Words By & Photos by: Katherine Khaw

I have many lives. While this statement may alarm many, it is nothing extraordinary. After all, as an avid reader, I see myself in the lives of the characters I meet, and even in the characters that I do not. With every twist and turn, my mind will take a part of them away with me for always.

Even so, I possess a distinct peculiarity: there is no will to travel, though I have traveled far with my never ending perusal. Comfortable and unperturbed, this state of mine has been challenged when I signed up for this year’s study trip, namely In Search of Vientiane & Luang Prabang. 13 days have been scheduled for this excursion, dating 25 June to 7 July.

Before my days as a student traveler truly commenced in Laos, I prepared for it as well as I could. By this, I meant information about the country, my luggage, and our dance that will be showcased during the trip. As I am not the best dancer and I was going with a majority of persons that I did not know personally, worries brewed. Plus, it would be my first official trip without any family members accompanying.

With the semester flying by, nonetheless, the moment I’ve been waiting for (with a mild dose of dread) made its appearance. Well-meaning goodbyes afloat, I found myself on a flight to the Southeast Asian country that held my highest hopes and biggest fears. There were so many things for my mind to be anxious about, had I let it, for the mind of an introvert runs well beyond necessary: establishing friendships, encountering the unexpected and wondering if there is a needed item left behind. Nonetheless, with great determination, I decided that I would do my best in all ventures. If blunders were found a part of my personality, so be it.

Upon arrival, the similarities and differences of the country melted into one. Like Malaysia, the weather was blistering hot and as per usual, the mosquitoes of every continent seek my blood. Aside from those forgivable negatives, I was excited and interested in what I would learn from this trip.

For I have no want to speak on and on with never-ending description, I will do my best to be concise. Initially, the student travelers were expecting the worst regarding our accommodation as our pathfinder Dr Yeoh had given us a few ‘talks’. I was pleasantly surprised, more so in the countryside as we lived in a beautiful guesthouse. We certainly arrived as guests, yet as we interacted with our friendly hosts Andy and Venus, we left as friends.


The view from Manichan Guesthouse

Homemade Yogurt for Breakfast– What a time to be alive! 

While it was definitely a study trip (we went to our designated venues for talks and we slaved at night to finish our appointed duties), we also had the liberty to do fun, memorable activities. As it is universally known, “work hard, play hard”.

How could I describe the beauty of the temples we visited? The prominent one would be Pha That Luang (also known as the Golden Stupa), which eventually became the national symbol for the city of Vientiane. Other attractions would include the COPE Centre, Lao National Museum and Patuxai (Victory Monument). All of these are imbued with rich history and culture.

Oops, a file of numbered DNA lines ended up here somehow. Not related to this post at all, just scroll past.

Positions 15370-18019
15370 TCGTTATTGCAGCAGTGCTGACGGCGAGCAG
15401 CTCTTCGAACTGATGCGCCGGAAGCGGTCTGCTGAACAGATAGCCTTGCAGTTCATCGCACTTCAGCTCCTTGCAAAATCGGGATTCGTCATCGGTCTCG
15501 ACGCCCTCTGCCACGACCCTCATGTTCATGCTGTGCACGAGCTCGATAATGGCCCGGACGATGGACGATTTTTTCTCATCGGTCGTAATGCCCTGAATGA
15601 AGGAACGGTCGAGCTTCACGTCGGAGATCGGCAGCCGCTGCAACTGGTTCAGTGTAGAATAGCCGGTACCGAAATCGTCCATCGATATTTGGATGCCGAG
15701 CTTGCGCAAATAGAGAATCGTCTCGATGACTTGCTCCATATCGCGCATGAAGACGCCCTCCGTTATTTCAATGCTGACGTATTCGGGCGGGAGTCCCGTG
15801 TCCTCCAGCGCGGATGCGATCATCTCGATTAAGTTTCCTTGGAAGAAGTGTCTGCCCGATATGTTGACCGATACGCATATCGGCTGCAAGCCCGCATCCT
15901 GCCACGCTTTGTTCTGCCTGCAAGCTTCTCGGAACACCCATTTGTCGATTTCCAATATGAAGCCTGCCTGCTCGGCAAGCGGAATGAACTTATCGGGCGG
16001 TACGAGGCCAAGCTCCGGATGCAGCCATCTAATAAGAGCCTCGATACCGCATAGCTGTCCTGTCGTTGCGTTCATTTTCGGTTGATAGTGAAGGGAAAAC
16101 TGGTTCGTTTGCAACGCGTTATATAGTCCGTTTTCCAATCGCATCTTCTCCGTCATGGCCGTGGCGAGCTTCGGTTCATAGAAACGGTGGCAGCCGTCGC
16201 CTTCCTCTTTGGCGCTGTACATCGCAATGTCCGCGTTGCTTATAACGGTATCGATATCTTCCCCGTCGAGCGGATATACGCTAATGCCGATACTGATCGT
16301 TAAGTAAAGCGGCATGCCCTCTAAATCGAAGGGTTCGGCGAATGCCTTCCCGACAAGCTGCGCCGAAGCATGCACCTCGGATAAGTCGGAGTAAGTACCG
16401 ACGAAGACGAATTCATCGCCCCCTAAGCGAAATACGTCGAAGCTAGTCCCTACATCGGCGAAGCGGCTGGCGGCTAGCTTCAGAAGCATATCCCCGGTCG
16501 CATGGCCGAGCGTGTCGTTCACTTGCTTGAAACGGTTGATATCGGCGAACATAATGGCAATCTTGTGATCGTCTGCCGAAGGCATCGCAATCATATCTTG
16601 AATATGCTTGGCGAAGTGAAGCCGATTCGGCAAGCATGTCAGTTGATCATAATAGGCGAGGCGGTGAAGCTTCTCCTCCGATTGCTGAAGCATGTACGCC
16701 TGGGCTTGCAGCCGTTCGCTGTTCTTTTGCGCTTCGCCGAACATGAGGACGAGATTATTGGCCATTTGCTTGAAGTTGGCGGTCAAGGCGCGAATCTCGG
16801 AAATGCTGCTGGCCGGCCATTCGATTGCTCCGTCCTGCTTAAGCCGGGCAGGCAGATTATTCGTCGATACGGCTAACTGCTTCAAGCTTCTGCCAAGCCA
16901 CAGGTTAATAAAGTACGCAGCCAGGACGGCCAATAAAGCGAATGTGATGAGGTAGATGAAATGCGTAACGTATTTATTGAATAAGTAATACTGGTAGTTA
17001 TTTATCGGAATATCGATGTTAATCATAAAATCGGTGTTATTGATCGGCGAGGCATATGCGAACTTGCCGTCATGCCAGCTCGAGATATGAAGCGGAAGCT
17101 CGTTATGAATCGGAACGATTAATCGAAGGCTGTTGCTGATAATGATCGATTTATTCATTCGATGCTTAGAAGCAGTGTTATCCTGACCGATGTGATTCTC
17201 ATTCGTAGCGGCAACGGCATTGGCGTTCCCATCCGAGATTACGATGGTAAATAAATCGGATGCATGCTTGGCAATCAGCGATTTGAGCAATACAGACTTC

Pha That Luang (Golden Stupa) basking in the Sun


 The magnificent Patuxai (Victory Monument)


 The view upon ascending the monument steps

With our feet, we found ourselves in the night markets, where a good bargain can be obtained and during our stay in the the countryside of Luang Prabang, we cycled almost everywhere. So many moments were gained in exceeding measure: the viewing of a black-and-white local movie, walking across the Bamboo Bridge, talking to students eager to learn English at Big Brother Mouse, understanding the textile industry (Ock Pop Tok), the beautiful Kuang Si Waterfall, visiting the Luang Prabang Elephant Camp and the talk of a learned man, Dr Robert Cooper on contemporary Laos.


 The Bamboo Bridge disappears underwater during the monsoon season


 Hello, dear silkworm


 Eating bahn mi in view of the Kuang Si Waterfall

As for the dance I mentioned earlier? Well, while we danced during Cultural Night, we also used it for another exciting, bold initiative: conducting a flash mob in the streets of Laos. It is certainly a memory I would not forget.

This experience is not for myself to share or speak on the behalf of so many other brilliant minds. There are the Thai student guides, alumni and chaperones — as for the team, we come from various parts of the world: Malaysia, Indonesia, Singapore, Korea, India and Pakistan. I return blessed, and I find myself unable to express well enough to give justice to this experience that I have gained.

As a result, this shared memory can be seen through the eyes of many through our collective WordPress blog. Do drop a visit and realise the enormity of what we continue to try to encapsulate for others to see in the form of videos, stories, and other creative forms of writing.

The link: https://insearchofvientianeluangprabang.wordpress.com



 Oh, look! Told you that I’m an avid reader — I found Le Petit Prince in the local language at a bookstore

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